The FuSE facility is the key enabler to analyse the data and extract the scientific results for three Roadmap Facilities: the Large Hadron Collider, the Square Kilometre Array, and the KM3NeT neutrino telescope. For KM3NeT the science cases are equally compelling: it is the only place in Europe where neutrino oscillations and cosmic neutrinos can be studied. The science cases of interest to the Dutch community for the SKA are among the highest-priority science projects identified for this global telescope. Whilst it will take until 2026-2027 for the full science capability of SKA to ramp up to full capacity we will be building on leading Dutch expertise in LOFAR, a critical SKA pathfinder telescope, to blaze the way to significant leadership and impact from the new SKA. Given the investments that the Netherlands has made over the past 10-15 years, it is a matter of national pride that the two highest rated key science projects for SKA are the study of the Epoch of Reionisation (mapping the evolution of the first stars and galaxies) and timing pulsars to test extreme physics (of matter and gravity).
Furthermore, we aim to deliver an e-Infrastructure that will be ready for the emerging field of multi-messenger physics, exploiting data from a number of detectors and telescopes to enable fundamental discoveries. In the longer term, this will include yet another infrastructure on the National Roadmap: the 3rd generation gravitational waves detector, Einstein Telescope.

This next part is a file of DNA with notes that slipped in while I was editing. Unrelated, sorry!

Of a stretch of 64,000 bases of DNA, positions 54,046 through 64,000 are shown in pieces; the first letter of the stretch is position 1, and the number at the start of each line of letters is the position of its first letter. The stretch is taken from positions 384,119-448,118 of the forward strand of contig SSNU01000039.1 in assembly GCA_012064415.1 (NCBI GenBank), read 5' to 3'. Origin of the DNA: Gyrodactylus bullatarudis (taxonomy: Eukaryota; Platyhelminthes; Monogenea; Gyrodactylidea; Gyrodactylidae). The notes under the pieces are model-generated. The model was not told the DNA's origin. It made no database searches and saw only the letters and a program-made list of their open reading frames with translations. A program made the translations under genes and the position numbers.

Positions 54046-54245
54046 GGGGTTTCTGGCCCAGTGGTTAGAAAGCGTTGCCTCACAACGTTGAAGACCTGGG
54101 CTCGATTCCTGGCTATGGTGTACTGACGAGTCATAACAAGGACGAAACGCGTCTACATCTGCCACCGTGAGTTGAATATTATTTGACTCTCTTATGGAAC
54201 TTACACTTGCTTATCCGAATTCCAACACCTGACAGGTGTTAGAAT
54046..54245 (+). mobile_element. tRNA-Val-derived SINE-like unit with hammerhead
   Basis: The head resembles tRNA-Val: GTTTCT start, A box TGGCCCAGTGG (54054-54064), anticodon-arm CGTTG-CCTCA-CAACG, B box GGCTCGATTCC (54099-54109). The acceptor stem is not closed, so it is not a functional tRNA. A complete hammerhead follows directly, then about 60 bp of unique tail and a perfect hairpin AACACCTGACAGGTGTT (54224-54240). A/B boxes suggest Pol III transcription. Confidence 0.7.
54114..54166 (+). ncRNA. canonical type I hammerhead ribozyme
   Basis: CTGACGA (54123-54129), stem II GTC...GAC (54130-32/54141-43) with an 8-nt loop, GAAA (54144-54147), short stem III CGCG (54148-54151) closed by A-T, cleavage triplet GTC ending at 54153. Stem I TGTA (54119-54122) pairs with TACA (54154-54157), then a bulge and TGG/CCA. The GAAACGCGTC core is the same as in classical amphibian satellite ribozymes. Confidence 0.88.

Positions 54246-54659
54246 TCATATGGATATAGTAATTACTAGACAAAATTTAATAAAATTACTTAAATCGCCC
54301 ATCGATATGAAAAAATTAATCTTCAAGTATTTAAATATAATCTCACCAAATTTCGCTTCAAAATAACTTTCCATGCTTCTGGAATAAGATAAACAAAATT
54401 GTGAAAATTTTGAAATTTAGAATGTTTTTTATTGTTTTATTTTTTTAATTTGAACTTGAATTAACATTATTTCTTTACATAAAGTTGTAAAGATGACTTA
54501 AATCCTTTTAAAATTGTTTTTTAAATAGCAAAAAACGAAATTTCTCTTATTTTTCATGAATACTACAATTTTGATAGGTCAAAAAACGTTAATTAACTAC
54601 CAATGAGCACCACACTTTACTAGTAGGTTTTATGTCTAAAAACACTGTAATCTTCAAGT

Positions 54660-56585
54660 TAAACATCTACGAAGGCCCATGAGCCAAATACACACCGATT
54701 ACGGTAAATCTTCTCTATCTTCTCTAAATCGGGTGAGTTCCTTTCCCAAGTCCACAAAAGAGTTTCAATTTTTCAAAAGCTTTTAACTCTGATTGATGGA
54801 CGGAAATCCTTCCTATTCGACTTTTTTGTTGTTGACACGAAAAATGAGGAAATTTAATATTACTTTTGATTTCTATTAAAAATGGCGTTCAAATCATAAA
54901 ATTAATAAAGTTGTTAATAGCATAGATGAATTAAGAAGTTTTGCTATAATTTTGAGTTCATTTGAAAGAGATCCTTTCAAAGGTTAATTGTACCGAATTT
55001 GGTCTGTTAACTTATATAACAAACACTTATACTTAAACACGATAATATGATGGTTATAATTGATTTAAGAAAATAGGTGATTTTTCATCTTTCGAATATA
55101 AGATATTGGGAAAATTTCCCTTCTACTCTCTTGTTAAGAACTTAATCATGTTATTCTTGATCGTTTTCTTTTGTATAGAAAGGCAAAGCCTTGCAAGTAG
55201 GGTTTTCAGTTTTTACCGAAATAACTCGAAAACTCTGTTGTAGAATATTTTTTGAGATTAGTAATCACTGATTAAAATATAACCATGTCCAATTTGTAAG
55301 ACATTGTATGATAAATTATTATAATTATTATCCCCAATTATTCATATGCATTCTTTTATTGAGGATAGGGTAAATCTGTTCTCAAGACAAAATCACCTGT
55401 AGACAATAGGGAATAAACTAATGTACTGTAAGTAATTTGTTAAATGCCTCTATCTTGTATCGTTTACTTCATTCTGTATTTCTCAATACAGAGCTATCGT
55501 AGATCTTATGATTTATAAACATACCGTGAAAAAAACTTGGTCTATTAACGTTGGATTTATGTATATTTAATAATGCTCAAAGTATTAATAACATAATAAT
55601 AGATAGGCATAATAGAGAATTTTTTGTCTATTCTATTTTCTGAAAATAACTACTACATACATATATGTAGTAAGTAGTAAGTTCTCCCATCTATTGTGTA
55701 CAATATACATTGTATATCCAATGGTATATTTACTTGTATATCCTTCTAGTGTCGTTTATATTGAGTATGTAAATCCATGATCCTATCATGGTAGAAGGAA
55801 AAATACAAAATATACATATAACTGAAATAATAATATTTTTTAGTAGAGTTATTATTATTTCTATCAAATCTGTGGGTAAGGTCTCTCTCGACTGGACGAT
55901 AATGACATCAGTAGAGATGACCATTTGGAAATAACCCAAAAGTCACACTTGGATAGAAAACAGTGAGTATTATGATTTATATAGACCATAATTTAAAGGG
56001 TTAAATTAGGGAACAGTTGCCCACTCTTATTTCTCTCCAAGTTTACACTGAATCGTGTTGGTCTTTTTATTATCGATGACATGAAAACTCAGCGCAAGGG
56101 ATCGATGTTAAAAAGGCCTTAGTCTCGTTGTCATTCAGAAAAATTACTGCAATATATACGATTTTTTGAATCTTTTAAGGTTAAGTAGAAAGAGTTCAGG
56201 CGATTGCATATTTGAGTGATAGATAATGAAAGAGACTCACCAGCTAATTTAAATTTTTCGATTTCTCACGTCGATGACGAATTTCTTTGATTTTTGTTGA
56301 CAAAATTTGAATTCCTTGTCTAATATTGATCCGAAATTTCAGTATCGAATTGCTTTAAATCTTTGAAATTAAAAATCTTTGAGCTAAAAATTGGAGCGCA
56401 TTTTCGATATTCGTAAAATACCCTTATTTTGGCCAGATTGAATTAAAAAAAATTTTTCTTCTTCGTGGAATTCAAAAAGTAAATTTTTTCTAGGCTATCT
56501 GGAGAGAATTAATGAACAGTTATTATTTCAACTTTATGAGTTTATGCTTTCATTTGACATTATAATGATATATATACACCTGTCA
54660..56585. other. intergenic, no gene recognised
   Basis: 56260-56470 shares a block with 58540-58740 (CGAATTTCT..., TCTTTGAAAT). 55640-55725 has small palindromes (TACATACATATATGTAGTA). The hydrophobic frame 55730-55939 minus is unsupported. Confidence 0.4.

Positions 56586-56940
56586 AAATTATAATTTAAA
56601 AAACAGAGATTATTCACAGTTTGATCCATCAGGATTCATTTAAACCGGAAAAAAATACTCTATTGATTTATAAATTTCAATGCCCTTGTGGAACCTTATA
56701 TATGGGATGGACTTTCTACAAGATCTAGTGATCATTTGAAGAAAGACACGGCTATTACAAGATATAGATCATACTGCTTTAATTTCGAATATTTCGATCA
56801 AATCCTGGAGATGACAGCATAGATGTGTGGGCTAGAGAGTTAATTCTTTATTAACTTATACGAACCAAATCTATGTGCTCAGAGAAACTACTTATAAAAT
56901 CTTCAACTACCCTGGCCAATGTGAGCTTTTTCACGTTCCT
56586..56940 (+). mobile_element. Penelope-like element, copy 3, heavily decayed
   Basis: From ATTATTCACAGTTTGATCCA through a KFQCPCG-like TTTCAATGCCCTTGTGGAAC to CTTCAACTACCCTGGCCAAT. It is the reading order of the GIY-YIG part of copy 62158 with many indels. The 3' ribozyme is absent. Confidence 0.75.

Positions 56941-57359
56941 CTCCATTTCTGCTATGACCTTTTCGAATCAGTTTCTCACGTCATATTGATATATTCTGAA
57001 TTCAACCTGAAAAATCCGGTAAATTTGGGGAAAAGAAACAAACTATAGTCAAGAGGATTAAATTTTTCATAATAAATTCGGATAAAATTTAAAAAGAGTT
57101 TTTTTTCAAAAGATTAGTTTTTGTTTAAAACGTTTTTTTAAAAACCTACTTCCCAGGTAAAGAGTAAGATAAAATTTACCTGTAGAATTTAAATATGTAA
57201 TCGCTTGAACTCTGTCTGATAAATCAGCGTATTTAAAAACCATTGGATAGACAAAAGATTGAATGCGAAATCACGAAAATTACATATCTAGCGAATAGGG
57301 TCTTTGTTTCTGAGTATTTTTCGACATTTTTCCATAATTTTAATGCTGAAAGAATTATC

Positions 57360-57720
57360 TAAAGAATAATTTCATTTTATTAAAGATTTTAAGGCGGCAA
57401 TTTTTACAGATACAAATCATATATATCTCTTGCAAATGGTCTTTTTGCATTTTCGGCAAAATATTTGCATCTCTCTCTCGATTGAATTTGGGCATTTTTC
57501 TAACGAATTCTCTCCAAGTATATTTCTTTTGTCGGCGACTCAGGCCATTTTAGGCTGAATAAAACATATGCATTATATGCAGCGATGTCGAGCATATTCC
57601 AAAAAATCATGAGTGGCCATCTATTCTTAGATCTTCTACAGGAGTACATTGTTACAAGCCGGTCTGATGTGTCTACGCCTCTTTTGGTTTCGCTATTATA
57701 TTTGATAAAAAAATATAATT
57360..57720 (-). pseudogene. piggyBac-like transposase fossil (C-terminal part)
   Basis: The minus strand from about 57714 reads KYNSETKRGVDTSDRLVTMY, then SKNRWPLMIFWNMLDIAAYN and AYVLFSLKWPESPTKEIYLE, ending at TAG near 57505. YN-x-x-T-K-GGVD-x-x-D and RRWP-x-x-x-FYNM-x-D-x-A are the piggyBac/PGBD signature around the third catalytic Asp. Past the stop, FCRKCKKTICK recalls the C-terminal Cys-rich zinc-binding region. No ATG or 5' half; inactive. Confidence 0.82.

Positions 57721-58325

This unique infrastructure component combines the interests of three Research Infrastructures on the National Roadmap and strives towards an even stronger position for the Netherlands in these experiments by enabling an excellent data processing and analysis environment in full alignment with the Dutch national e-Infrastructure.
‘FuSE: Fundamental Sciences E-infrastructure’ brings together Nikhef, the Dutch institute for subatomic physics) and ASTRON, the Netherlands Institute for Radio-Astronomy), with SURF), the national e-Infrastructure provider, to build and operate a nationwide e-Infrastructure. This e-Infrastructure will serve the most data-intensive and demanding Research Infrastructures on the National Roadmap: the LHC experiments ATLAS, LHCb, and ALICE at CERN (in high-energy physics), the Square Kilometre Array (SKA, radio astronomy) and KM3NeT (neutrino astrophysics) and will thereby strengthen the already unique position of The Netherlands in providing joint e-Infrastructure facilities.